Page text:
Lane Reduction

The number of lanes has been reduced and bicycle lanes have been added to this roadway.

Some roads have more travel lanes than necessary and are difficult to cross because of their width. Reducing the number of lanes on a multi-lane roadway can reduce crossing distances for pedestrians and may slow vehicle speeds. A traffic analysis should be done to determine whether the number of lanes on a roadway (many of which were built without such an analysis) is appropriate. Level-of-service analysis for intersections should not dictate the design for the entire length of roadway. For example, a four-lane undivided road can be converted to one through lane in each direction, with a center left-turn lane or with a raised median, and turn pockets and bicycle lanes on both sides of the roadway. Turning pockets may be needed only at specific locations.

Depending on conditions, it may also be possible to add on-street parking while allowing for bicycle lanes on both sides of the street—instead of a center turn lane. If no sidewalks exist along the roadway, these should be added. If sidewalks exist, and there is adequate room, a landscaped buffer is desirable to separate pedestrians from the travel lane.

A typical three-lane configuration consisting of two travel lanes and a two-way left-turn lane (TWLTL) also has advantages for motorists. Through traffic can maintain a fairly constant speed, while left-turning drivers can exit the traffic stream and wait in the TWLTL. However, TWLTLs can also create problems for opposing left-turn vehicles and may be used as acceleration lanes by some motorists. Designs that incorporate raised medians and left-turn bays may offer a better solution.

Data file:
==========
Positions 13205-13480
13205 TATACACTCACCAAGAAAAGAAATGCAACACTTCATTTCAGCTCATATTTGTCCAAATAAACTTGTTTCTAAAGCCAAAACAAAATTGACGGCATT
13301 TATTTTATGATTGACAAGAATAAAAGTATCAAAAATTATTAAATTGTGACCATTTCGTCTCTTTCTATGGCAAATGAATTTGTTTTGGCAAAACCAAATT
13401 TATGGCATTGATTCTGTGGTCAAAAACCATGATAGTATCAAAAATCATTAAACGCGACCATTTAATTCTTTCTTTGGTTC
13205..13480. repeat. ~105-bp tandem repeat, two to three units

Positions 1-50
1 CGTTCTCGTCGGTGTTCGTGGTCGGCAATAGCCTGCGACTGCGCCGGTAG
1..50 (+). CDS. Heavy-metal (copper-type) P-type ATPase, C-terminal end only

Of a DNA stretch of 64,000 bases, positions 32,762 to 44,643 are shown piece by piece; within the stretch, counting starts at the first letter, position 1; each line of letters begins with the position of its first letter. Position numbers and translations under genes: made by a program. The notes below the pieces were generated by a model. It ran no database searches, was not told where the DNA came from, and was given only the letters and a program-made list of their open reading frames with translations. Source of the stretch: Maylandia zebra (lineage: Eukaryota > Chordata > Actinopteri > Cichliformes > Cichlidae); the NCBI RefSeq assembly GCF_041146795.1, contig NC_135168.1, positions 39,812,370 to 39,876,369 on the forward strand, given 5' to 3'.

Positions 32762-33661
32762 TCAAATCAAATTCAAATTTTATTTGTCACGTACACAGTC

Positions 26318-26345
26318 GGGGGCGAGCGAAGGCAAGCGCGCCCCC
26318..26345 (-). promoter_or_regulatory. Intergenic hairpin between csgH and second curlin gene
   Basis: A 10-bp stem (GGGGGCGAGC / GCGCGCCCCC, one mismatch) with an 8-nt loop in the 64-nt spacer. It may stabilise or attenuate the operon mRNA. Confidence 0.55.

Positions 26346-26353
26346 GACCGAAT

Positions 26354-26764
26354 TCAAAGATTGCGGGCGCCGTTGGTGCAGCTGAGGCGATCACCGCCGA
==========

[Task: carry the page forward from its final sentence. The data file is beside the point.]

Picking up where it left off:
• Remedy a situation where there is excess capacity
  • Provide space for pedestrians, bicyclists, and parked cars
  • Reduce crossing time, which can help optimize signal timing
  • Improve social interaction and neighborhood feel along the street


  • Roadway capacity operation and overall road safety need to be considered before reducing the number of lanes.
  • Ensure street connections so major arterials can be crossed at controlled intersections.

Estimated cost

The cost for restriping a kilometer of four-lane street to one lane in each direction plus a two-way, left-turn lane and bike lanes is about $3,100 to $12,400 ($5,000 to $20,000 per mile), depending on the amount of lane lines that need to be repainted. The estimated cost of extending sidewalks or building a raised median is much higher and can cost $62,000 per kilometer ($100,000 per mile) or more.

If a reconfiguration is done after repaving or with an overlay, and curbs do not need to be changed, there is little or no cost for the change.